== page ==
Chagas disease (also
called American trypanosomiasis) is caused by the protozoan parasite Trypanosoma
i. The infection is mostly
spread by triatomine insects but congenital and transfusional transmission is
also common. Similarly to T. brucei
and Leishmania spp
lacks for a heme synthesis route but present several heme-proteins
involved in the respiratory chain complexes and other essential metabolic
pathways (Tripodi, 2011
). For this reason, trypanosomatids must scavenge this
molecule from the host or vector. Being heme an
essential cofactor for T. cruzi
heme homeostasis represents a promising target to inhibit T. cruzi
proliferation and infectivity.
is able to import
heme from the hosts during the replicative stages and a protein we named Tc
is essential for heme transport activity (Merli, 2016
). We observed that the
expression of Tc
HRG is modulated by heme availability. Heme is also a
highly toxic molecule, then this parasite must present a strict control on heme
homeostasis (import, trafficking, and detoxification) where Tc
other unknown proteins are directly involved. Therefore, it was postulated that
may sense intracellular heme and adjust Tc
and accumulation to promote or reduce heme transport activity (Pagura, 2020
In order to assess the puzzle pieces of heme homeostasis we designed a
transcriptome experiment where we evaluated the effect of hemin and hemoglobin
supplementation as heme source in previously heme-starved epimastigotes of T.
during a time course of 24hs.
The parasites were cultures for 48 h in LIT-10% BFS medium without heme
supplementation. Cultures were then washed and resuspended in fresh medium with
5 uM heme as hemin or hemoglobin and in medium without heme as control. Samples
from 3 biological replicas were taken at 0, 4 and 24 h after treatment.
Total RNA samples were sent to the NGS service and raw data were analysed to obtain
the differentially expressed genes (DEG).
Reads were mapped to the T. cruzi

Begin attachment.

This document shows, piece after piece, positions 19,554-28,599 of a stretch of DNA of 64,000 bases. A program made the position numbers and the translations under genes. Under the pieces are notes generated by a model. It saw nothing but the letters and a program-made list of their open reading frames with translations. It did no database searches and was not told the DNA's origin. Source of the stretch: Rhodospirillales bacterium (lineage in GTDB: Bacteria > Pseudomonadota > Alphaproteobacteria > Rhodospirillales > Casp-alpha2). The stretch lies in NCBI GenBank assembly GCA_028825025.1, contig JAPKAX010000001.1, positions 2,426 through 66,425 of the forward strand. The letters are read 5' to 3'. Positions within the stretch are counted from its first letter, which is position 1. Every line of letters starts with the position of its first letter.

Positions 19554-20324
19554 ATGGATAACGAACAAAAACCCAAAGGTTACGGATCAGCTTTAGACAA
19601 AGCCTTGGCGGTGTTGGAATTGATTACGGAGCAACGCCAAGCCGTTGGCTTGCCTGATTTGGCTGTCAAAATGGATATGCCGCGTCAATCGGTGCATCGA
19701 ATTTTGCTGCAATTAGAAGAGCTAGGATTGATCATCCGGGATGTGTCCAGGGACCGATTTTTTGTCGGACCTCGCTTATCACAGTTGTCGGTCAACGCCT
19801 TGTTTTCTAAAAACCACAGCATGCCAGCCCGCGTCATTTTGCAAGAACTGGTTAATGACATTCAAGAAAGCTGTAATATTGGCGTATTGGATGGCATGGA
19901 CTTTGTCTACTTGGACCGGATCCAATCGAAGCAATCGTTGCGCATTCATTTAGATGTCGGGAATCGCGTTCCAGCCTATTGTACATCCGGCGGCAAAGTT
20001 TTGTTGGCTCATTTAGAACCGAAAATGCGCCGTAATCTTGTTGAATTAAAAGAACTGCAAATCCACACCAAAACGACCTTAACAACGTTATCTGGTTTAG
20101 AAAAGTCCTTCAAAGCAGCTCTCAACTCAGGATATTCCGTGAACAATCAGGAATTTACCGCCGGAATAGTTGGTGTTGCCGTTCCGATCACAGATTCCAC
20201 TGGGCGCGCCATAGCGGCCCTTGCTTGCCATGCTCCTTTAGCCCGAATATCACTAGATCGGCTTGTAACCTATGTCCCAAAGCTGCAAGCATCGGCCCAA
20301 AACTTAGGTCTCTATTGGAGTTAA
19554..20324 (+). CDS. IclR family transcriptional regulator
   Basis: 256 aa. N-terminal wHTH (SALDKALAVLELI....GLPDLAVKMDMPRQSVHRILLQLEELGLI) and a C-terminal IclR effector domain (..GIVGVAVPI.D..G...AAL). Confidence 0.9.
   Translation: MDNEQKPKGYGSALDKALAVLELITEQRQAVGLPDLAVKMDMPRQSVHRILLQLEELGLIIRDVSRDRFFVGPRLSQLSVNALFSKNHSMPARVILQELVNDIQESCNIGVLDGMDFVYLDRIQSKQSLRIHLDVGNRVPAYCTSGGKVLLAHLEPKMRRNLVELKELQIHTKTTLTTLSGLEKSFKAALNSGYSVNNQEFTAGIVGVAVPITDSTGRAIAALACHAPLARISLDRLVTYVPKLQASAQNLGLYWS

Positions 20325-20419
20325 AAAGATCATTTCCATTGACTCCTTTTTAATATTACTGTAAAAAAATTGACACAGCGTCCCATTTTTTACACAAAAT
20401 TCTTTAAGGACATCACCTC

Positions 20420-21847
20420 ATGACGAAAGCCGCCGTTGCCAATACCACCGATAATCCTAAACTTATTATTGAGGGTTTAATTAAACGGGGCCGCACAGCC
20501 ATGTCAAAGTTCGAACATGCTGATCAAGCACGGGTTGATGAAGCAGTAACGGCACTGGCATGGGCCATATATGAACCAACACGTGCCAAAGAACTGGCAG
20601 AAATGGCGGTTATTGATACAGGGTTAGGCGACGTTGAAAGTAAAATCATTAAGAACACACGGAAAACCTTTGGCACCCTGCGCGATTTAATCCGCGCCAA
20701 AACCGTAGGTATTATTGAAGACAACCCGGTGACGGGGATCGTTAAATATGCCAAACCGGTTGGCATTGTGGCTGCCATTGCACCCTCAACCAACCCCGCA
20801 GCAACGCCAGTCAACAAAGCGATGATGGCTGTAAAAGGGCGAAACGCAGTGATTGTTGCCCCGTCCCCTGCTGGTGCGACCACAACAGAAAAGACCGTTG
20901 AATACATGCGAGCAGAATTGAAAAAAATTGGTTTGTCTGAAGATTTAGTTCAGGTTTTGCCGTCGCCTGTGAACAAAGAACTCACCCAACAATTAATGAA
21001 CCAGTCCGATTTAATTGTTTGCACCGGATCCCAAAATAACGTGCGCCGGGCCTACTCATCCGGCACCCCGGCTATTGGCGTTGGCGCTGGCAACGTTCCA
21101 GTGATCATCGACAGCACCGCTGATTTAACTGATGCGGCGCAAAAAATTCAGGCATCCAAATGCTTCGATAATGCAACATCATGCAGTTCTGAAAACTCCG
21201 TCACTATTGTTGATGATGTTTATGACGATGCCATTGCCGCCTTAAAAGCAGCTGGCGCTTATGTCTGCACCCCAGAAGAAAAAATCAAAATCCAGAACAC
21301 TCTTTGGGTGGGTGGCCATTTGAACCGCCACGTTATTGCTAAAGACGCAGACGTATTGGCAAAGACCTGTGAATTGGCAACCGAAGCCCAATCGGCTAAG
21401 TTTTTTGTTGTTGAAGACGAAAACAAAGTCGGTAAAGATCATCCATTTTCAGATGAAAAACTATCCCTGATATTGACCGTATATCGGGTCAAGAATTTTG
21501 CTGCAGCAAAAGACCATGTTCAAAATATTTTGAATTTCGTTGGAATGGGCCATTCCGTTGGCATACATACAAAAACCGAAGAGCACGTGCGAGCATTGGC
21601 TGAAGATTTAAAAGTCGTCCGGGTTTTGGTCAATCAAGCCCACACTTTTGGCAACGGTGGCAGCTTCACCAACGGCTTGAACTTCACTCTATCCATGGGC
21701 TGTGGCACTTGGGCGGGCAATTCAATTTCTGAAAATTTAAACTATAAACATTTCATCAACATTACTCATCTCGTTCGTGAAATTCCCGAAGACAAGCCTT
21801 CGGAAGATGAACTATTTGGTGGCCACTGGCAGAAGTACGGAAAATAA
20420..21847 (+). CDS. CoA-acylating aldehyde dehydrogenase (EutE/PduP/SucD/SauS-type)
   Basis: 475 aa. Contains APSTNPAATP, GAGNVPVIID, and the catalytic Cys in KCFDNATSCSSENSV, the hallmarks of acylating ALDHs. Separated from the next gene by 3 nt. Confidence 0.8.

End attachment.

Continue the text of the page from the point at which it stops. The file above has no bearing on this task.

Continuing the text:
DM28c 2018 genome from
TriTrypDB platform where 17197 genes are annotated (Berna, 2018
). We detected a
total of 303 DEG in both hemin and hemoglobin supplemented cultures 4 hours
post-treatment and 171 DEG after 24 hours of heme supplementation. Among the
down-regulated genes in treated epimastigotes we pointed these cellular
functions: flagellum structure, protein modification, transporters, and signal
transduction. We also observed a down regulation of several genes encoded for
respiratory complex and electron transfer. The processes up
regulated in supplemented epimastigotes were gene expression regulation,
translation and protein synthesis, protein transport, protein-protein
interaction, protein folding and modification, transporters, cystathionine
synthesis and NAD(P)+/NAD(P)H metabolism.
These results denote that changes in heme availability in epimastigotes
have a general effect on the metabolic state of the parasite. We observed
modifications in gene expression with specific down-regulated and up-regulated
metabolic pathways. Biochemical assays should be performed in order to validate
the data obtained from this transcriptome analysis.
Our results reinforce the statement that heme homeostasis is essential
for the parasite. Puzzling over the heme transport and utilization will
contribute to find an Aquiles’ heel of the parasite as well as discover new
target molecules to control T. cruzi